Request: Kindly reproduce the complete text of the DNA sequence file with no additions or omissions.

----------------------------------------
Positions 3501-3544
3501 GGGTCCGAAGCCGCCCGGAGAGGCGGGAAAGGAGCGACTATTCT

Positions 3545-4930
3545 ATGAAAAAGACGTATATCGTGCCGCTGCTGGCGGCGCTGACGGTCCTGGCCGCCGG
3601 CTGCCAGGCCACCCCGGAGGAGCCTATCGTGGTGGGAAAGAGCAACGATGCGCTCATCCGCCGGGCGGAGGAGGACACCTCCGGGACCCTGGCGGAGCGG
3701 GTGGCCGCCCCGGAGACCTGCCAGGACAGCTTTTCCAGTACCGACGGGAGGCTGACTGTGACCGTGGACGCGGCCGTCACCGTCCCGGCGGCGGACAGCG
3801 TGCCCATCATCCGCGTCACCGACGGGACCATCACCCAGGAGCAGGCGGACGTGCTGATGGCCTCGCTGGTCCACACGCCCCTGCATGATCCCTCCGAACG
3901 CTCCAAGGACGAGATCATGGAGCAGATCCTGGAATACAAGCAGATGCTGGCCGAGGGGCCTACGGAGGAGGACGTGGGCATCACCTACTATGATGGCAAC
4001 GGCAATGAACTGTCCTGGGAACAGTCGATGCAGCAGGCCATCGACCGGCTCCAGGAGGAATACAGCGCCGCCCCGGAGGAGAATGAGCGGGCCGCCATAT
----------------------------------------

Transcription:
Positions 3501-3544
3501 GGGTCCGAAGCCGCCCGGAGAGGCGGGAAAGGAGCGACTATTCT

Positions 3545-4930
3545 ATGAAAAAGACGTATATCGTGCCGCTGCTGGCGGCGCTGACGGTCCTGGCCGCCGG
3601 CTGCCAGGCCACCCCGGAGGAGCCTATCGTGGTGGGAAAGAGCAACGATGCGCTCATCCGCCGGGCGGAGGAGGACACCTCCGGGACCCTGGCGGAGCGG
3701 GTGGCCGCCCCGGAGACCTGCCAGGACAGCTTTTCCAGTACCGACGGGAGGCTGACTGTGACCGTGGACGCGGCCGTCACCGTCCCGGCGGCGGACAGCG
3801 TGCCCATCATCCGCGTCACCGACGGGACCATCACCCAGGAGCAGGCGGACGTGCTGATGGCCTCGCTGGTCCACACGCCCCTGCATGATCCCTCCGAACG
3901 CTCCAAGGACGAGATCATGGAGCAGATCCTGGAATACAAGCAGATGCTGGCCGAGGGGCCTACGGAGGAGGACGTGGGCATCACCTACTATGATGGCAAC
4001 GGCAATGAACTGTCCTGGGAACAGTCGATGCAGCAGGCCATCGACCGGCTCCAGGAGGAATACAGCGCCGCCCCGGAGGAGAATGAGCGGGCCGCCATAT